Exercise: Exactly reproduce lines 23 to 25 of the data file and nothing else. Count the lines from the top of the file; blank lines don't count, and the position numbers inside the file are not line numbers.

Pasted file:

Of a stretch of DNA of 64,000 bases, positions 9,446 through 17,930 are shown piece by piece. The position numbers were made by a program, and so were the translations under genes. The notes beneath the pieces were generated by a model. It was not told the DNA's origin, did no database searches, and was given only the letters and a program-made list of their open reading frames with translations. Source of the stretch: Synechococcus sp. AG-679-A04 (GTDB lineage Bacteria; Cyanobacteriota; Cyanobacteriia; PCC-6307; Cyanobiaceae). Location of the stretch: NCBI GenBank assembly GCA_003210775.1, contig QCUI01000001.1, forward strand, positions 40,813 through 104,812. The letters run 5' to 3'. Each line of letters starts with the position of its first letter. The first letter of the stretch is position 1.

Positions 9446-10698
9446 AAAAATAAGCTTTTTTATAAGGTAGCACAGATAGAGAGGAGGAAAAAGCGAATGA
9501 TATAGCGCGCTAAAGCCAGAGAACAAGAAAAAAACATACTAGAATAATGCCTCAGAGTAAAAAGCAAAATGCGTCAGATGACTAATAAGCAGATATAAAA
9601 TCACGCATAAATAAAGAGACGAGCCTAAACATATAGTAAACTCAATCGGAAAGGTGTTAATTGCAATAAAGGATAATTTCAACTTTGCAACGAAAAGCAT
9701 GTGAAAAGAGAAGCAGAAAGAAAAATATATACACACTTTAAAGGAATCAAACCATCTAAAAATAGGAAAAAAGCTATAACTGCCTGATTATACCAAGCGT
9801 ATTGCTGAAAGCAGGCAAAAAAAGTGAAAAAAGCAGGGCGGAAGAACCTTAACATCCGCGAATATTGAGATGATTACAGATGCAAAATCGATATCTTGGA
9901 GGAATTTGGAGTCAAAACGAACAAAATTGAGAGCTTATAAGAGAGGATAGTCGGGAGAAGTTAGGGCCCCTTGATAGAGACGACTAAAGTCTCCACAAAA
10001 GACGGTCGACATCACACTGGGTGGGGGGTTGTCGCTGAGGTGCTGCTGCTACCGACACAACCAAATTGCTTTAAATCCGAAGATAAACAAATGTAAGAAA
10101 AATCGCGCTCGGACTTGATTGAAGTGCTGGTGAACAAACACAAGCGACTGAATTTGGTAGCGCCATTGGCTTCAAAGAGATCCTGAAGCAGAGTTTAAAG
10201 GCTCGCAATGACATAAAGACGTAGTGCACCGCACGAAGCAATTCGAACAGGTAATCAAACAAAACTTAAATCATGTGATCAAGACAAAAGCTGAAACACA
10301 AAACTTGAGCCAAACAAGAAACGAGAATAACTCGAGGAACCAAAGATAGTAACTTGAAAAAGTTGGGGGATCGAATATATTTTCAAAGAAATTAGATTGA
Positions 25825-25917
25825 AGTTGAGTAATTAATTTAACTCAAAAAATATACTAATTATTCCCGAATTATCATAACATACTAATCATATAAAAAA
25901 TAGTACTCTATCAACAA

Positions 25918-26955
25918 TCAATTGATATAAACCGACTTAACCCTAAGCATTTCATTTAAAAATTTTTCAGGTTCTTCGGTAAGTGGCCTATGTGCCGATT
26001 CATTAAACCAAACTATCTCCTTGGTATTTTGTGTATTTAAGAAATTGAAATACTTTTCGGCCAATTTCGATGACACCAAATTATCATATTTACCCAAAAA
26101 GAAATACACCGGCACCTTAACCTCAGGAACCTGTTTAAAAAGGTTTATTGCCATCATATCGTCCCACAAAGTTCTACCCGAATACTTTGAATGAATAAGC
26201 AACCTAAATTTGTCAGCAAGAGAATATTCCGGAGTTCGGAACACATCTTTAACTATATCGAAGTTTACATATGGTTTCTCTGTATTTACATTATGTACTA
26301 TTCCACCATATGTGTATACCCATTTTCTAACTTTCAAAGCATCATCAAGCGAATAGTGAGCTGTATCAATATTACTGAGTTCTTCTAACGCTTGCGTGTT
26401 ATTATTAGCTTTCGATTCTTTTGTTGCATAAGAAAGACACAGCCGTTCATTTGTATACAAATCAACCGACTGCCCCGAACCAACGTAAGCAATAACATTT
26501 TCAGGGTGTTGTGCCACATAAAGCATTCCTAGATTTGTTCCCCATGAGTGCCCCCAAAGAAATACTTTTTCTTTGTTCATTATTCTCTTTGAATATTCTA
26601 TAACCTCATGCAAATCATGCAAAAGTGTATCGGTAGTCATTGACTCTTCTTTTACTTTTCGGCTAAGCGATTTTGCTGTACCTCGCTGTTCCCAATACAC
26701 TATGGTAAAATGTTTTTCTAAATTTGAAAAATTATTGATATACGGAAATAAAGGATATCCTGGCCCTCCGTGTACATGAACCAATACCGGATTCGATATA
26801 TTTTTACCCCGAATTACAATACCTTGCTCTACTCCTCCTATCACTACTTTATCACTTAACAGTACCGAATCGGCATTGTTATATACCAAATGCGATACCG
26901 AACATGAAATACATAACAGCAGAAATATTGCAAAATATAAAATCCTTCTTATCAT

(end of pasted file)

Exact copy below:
26501 TCAGGGTGTTGTGCCACATAAAGCATTCCTAGATTTGTTCCCCATGAGTGCCCCCAAAGAAATACTTTTTCTTTGTTCATTATTCTCTTTGAATATTCTA
26601 TAACCTCATGCAAATCATGCAAAAGTGTATCGGTAGTCATTGACTCTTCTTTTACTTTTCGGCTAAGCGATTTTGCTGTACCTCGCTGTTCCCAATACAC
26701 TATGGTAAAATGTTTTTCTAAATTTGAAAAATTATTGATATACGGAAATAAAGGATATCCTGGCCCTCCGTGTACATGAACCAATACCGGATTCGATATA